The next morning, Lewis dragged himself out of bed before ten, not wanting to appear too slothful, but when he stumbled into the kitchen he realized no one was up. He brewed a big pot of coffee for everybody and traipsed outside with his mug. The sun was already shining. He shut his eyes and let his face soak up the warmth. It was going to be a glorious day. By his second cup, no one had appeared, but, once he started scrambling eggs, the sizzling roused even the most hung-over of his housemates, and Lewis found himself cracking eggs for eight. He enjoyed being at the center of activity, conferring with people on how they liked their eggs, goading the sisters to butter the toast the instant it popped hot from the toaster. Amanda hovered near Lewis with her coffee as he orchestrated the morning meal. Apparently, she didn’t know how to cook, and was impressed by his culinary acumen.

After breakfast, they piled into George’s car for a beach run. He dropped them off with their canvas boat bags, multi-colored parasols, folding chairs and French bottled water. The sun was hitting the top of its arc, blasting millions of overcharged particles toward the earth.

The beach was crowded. They turned left and ambled past a cornucopia of towels, chairs and umbrellas until they stumbled upon a recently-vacated patch of sand. They set up camp. Lewis, winter white, was about to put on some lotion, when Amanda asked him to go swimming.

This time Amanda didn’t break her stride as she waded into the surf. She dove and swam underwater for a minute before surfacing. “This is why we love it here!” she declared to the open sky.

Lewis drifted toward her, close enough to see her feet move in refracted wobbles. “Nice view,” he said, watching her look up.

“I could stare at this sky all day. Who says the Hamptons aren’t beautiful?”

“Besides the traffic, high prices and showy people?” Those were the most immediate stereotypes that came to Lewis.

“Don’t be silly. The sea, the sky and sand. What more could you want? It’s perfect, I could die.”

He didn’t know about dying, but she had a point. It was amazingly beautiful there.

“Shall we swim?” she proposed.

Once they swam past the sand bar, where the surf broke, the water was no longer rough. Amanda drifted on her back; Lewis was happy to stop and catch his breath. Something brushed his foot. He shuddered. Amanda floated like a starfish several feet away—it wasn’t her. Must have been a jellyfish. Lewis scanned the surface. No signs of life, but he knew very well there was marine activity taking place underneath, not all of it benign. But why worry? To prove his point, he dove, deep down. When his ears popped, he resurfaced.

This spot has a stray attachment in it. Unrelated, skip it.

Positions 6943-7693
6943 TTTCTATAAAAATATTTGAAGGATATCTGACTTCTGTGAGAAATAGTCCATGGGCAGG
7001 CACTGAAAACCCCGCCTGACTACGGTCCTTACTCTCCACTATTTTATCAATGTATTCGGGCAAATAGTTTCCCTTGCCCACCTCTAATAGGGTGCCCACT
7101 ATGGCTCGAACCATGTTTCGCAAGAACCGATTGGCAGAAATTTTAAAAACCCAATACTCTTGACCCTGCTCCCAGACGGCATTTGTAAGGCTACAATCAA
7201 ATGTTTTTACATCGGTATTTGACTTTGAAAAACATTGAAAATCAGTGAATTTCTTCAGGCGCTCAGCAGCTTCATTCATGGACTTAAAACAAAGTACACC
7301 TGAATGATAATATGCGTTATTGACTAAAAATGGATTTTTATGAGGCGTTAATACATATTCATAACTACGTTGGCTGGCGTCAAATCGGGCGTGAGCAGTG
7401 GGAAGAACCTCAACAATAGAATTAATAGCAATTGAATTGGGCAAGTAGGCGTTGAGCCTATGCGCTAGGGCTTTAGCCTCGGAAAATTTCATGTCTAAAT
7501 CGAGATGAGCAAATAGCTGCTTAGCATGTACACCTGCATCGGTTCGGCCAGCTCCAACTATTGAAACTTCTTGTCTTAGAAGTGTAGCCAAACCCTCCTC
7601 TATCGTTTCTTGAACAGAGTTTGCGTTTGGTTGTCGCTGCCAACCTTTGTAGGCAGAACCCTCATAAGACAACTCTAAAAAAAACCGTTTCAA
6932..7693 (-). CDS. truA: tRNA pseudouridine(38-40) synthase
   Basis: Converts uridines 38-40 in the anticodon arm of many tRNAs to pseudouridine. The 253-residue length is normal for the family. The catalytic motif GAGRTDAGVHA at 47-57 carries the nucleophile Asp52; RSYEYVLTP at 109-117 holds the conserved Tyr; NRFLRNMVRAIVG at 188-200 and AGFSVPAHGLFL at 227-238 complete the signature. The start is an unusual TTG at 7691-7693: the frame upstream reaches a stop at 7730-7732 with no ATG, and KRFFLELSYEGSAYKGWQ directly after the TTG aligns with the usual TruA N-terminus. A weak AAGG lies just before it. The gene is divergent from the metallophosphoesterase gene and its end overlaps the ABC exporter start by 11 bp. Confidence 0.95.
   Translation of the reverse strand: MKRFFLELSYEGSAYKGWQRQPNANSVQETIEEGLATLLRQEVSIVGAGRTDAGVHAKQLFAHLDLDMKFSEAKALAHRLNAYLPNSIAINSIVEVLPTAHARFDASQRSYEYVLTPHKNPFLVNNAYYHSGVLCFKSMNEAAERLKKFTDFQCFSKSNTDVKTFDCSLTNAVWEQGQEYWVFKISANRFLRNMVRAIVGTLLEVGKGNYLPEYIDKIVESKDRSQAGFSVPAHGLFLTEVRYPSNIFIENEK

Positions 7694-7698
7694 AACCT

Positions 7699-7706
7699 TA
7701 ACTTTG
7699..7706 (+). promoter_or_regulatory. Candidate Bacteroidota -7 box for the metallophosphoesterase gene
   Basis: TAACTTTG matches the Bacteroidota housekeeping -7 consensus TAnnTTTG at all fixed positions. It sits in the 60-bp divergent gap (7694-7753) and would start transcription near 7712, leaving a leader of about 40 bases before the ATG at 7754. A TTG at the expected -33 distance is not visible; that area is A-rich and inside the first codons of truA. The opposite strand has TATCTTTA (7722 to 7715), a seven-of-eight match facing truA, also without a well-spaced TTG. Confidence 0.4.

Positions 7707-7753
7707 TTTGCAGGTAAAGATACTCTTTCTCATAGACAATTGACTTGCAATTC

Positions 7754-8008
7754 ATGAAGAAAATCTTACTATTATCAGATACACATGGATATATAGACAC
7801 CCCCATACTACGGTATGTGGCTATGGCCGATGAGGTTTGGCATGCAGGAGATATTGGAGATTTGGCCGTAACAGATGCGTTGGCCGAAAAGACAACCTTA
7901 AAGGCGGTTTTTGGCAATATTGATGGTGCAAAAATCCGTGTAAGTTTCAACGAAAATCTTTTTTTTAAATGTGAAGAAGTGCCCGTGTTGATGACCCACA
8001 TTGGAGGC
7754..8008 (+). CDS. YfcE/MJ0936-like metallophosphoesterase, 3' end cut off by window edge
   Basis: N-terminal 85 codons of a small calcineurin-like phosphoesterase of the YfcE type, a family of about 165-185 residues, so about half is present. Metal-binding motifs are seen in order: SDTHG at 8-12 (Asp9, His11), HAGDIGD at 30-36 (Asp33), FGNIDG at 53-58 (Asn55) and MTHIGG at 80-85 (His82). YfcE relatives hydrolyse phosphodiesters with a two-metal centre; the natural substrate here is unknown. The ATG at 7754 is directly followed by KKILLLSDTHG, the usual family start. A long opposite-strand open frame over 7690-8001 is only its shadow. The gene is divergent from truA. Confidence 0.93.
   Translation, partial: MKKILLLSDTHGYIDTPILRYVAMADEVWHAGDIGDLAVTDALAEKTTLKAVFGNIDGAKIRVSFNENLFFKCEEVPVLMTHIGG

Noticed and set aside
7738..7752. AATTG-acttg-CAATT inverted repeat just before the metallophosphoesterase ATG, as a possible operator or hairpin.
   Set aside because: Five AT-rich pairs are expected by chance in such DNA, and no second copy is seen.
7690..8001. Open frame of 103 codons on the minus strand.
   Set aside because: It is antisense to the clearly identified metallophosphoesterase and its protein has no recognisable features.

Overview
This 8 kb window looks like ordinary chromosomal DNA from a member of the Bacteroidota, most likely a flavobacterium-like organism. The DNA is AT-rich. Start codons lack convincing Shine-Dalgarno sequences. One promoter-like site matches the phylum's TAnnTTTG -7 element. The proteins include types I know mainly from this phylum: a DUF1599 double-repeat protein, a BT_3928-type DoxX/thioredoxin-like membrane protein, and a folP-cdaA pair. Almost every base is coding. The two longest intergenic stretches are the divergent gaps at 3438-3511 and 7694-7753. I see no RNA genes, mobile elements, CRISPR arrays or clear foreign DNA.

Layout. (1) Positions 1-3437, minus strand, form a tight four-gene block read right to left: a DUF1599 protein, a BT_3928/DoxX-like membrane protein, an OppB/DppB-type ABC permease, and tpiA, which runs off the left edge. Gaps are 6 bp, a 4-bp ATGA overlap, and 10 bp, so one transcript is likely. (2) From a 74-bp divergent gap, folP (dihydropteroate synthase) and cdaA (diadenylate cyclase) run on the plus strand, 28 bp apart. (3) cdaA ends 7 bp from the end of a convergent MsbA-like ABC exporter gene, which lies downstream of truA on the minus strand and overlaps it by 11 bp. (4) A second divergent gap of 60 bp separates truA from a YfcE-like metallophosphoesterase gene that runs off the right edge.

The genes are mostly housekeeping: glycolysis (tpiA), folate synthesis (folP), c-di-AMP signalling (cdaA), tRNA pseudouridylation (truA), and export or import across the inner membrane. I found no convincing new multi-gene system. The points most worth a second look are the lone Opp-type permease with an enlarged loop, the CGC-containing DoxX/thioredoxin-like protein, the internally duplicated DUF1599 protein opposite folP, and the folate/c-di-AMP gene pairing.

“I’m getting cold,” Amanda said. “Shall we head in?” She flipped onto her stomach and swam toward shore. Lewis, floating, shut his eyes and let the pull of the ocean bob him up and down. Amanda was right. Despite the monstrous houses and profusion of expensive cars, the beach and ocean were beyond compare. Lewis felt grateful to partake in this paradise. When he looked up, Amanda was halfway to shore.

After toweling off, Lewis rummaged through his bag for some sun block. George regaled Amanda with a story. Lewis wanted to interrupt and ask her for help. Instead, he tried to rub the lotion into his own skin, but his range of motion was limited.

“You’re going to get sun poisoning, you rube,” Tanya said, grabbing the bottle. She slapped the lotion onto his back. For such a petite person he'd expected her to be more delicate.

“Thank you,” Lewis said. “Can I repay the favor?”

She laughed at him as if he had made the world’s most awkward proposition. “Only my sister touches me!”

Lying on his back, Lewis read The Moon and Sixpence. After a few pages he grew drowsy, draped the book over his face and dozed.

Lewis was the last one from the house on the beach. By the time he walked back, the shopping had been done, cocktails had been served and the cooking started. Because of his proven facility with scrambling eggs, Lewis had been chosen to grill the steaks and chicken. He felt hot, and thought a shower would help, but there was no time. Instead, he poured himself a generous serving of gin and added a little tonic, all the while smiling. He had been chosen for the man’s job, and he liked to grill. The barbecue, a brick hearth, was tucked off to the side of the back yard behind the clothesline.